A decade ago, a Gold Coast man who killed his teenage girlfriend escaped a murder charge by arguing that he was provoked by her infidelity. The Queensland government (the state’s then Attorney General Cameron Dick) stating – “We need a change to the law … just because you say something it doesn’t mean that you should be killed”.

Recently, another Queensland man has argued, successfully, that his suspected infidelity had provoked him into killing his partner in a fit of jealous rage. He also argued that he was further provoked when she picked up a knife to defend herself. The charge of murder was downgraded to manslaughter.

Legislation QLD

The Criminal Code 1999 (QLD) lays out the Defence of Provocation at section 269 where:

  1.  “A person is not criminally responsible for an assault committed upon a person who gives the person provocation for the assault…”; and
  2. Whether any particular act or insult is such as to be likely to deprive an ordinary person of the power of self-control and to induce the ordinary person to assault the person by whom the act or insult is done or offered…”

Government and Legal Responses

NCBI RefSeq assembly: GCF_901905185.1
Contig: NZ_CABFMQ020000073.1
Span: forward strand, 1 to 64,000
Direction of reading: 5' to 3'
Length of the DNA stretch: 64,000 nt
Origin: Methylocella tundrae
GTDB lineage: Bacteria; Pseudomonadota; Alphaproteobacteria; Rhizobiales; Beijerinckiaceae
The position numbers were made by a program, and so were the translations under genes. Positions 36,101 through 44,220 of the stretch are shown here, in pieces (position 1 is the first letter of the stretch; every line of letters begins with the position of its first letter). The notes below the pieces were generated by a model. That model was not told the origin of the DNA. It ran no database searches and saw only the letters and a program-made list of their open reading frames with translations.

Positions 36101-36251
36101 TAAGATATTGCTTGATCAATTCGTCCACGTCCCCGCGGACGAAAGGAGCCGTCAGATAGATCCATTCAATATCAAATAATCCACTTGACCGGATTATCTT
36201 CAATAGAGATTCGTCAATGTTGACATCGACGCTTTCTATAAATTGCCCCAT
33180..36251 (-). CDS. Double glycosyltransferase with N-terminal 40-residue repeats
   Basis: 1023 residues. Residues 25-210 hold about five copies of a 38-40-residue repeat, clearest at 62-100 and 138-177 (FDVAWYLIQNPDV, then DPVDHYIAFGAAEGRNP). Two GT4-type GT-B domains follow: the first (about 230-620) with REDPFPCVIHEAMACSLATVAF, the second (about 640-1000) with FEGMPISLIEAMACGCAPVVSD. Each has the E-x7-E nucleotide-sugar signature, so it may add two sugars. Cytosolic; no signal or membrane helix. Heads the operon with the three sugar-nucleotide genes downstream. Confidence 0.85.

While Queensland has retained the partial defence of provocation, other Australian states have taken more decisive action. Victoria, Tasmania, Western Australia, and South Australia have abolished the defence altogether. The Australian Capital Territory and the Northern Territory have restricted its use. New South Wales, however, has implemented a modified version known as “extreme provocation,” intended to protect victims of prolonged abuse while significantly limiting the defence’s applicability.

A man ran a similar argument in a NSW Court, and was rejected his argument including: “I’m not a bad person, I just snapped, you know? … I just snapped … she pushed me too far.”

Recognising these issues, Queensland’s Attorney General, Shannon Fentiman, has acknowledged the need for a comprehensive review of the provocation defence. The state’s women’s safety and justice taskforce is tasked with examining the defence within the broader context of domestic, family, and sexual violence cases. While the timeline for this review remains unclear, it signifies a critical step towards modernising the legal system.

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